“Social justice” owes its origin as a distinct concept3 (giustizia sociale) to the Italian Risorgimento of the nineteenth century. It was first used, to our knowledge, by the Jesuit philosopher Luigi Taparelli d’Azeglio in 18434 in the debates over the beginnings of the Risorgimento’s effort to unify the Italian peninsula politically.5 Despite its many dialects the peninsula had long been recognized as a cultural unity, a fact attested to, among other things, by the 1523 founding of the Accademia della Crusca in Florence, whose mission was to study the vocabulary of the entire peninsula. But in 1840 the territory was divided between a number of different powers, including Austria, which held the north, Piedmont in the northwest, the Papal States across the middle, and the kingdom of Naples. Napoleon, however, had occupied the entire mainland, and, although he divided it up into a number of republics, which he subsequently converted into “kingdoms,” he named one of them the “Kingdom of Italy” and treated the peninsula in some respects as an administrative unity. For example, the Code Napoleon was introduced everywhere. After Napoleon’s fall, the Congress of Vienna in 1815 largely restored the earlier political entities that had preceded Napoleon. But Napoleon had left behind him the vision of a unified Italy, which in the wave of romantic nationalism that swept Europe in the nineteenth century possessed great inspirational power, especially for the educated and liberal middle classes. It was not long before agitation began with the aim of bringing about unification. Revolutionary movements such as the Carbonari sprang up throughout the territory, but soon failed. In January 1848, revolution broke out in Sicily, leading to war between Piedmont, which aimed at unification, and Austria, which successfully resisted it. Eventually, through Cavour’s efforts in Piedmont, Garibaldi’s in the south, and others’, the unified Kingdom of Italy was established in 1870.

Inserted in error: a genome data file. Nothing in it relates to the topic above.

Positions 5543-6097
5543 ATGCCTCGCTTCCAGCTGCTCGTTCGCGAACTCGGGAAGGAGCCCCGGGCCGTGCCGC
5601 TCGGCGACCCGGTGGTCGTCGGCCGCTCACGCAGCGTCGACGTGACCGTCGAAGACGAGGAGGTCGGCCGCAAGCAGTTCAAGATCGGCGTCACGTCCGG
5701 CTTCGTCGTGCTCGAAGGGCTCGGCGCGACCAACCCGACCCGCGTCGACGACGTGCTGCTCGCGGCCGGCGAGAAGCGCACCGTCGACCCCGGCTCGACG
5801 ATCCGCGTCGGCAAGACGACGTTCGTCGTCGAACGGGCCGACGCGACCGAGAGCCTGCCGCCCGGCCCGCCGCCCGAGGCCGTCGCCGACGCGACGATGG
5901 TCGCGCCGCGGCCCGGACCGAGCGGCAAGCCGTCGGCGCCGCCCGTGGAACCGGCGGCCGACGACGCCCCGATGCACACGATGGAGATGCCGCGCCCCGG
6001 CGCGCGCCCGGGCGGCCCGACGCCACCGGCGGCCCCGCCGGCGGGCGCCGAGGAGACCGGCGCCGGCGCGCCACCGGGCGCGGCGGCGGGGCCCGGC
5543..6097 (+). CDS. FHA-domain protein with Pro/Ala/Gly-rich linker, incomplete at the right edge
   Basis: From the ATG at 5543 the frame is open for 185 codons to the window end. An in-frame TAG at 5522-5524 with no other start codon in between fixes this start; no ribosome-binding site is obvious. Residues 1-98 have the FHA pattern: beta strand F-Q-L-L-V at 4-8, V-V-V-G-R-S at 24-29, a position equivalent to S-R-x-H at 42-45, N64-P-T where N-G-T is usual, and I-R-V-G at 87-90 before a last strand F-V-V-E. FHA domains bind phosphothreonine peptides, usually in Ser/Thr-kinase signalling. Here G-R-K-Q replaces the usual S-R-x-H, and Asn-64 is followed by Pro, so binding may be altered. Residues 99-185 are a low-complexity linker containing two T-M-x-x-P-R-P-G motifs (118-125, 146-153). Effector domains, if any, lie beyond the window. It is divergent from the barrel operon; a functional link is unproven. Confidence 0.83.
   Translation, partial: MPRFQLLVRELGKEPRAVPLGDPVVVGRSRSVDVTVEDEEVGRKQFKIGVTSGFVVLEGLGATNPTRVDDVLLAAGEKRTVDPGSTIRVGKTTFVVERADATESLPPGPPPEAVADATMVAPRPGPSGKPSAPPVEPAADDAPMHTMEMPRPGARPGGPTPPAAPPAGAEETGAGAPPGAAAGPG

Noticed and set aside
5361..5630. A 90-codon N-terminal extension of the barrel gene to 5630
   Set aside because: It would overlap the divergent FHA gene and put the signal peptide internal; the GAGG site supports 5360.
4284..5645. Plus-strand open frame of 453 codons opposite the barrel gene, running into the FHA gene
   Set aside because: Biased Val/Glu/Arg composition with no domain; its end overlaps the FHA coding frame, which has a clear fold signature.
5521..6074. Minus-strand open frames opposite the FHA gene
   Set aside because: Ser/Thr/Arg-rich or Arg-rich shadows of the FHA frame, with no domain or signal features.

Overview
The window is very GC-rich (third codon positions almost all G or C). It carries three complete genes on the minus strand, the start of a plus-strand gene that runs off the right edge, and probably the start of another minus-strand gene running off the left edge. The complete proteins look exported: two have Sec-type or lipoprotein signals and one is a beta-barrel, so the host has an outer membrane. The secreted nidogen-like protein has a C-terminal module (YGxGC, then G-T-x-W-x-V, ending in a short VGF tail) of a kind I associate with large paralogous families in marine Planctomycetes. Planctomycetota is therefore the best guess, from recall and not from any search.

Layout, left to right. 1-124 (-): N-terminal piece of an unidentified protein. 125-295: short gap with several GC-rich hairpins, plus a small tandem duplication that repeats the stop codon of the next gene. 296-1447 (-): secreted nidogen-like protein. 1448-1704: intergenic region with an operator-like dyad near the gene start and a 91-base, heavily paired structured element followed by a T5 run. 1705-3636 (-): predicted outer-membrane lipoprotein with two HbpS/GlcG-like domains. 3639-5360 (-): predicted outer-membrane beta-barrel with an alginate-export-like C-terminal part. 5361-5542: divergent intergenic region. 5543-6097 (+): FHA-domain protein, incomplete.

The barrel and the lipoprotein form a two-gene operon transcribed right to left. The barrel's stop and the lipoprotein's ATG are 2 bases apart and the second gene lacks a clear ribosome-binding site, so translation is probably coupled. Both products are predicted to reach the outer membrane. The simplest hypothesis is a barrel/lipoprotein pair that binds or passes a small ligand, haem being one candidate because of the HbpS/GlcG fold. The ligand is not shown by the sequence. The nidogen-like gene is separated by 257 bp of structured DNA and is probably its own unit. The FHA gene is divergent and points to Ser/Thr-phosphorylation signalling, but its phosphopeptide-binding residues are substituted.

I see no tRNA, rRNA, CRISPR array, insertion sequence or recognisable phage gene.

This project of unifying Italy, drawn out over several decades, produced fierce debate about fundamental questions of political and philosophical theory. On what foundation does the state rest? What is the origin of its power? By what right does anyone possess the authority to govern others? Is political authority created simply by military power and received by inheritance or conferred by a contract, as Locke had argued? Unification was a liberal project, for the aim of most of its supporters was to sweep away the existing powers, still essentially feudal and absolute, and replace them with constitutional governments guaranteeing personal liberties. But nationalism was a conservative emotion, and associated with the debate over unification were other debates over whether the new form of government should be federal or centralized, a republic or a monarchy, and here also there was room for conservatism.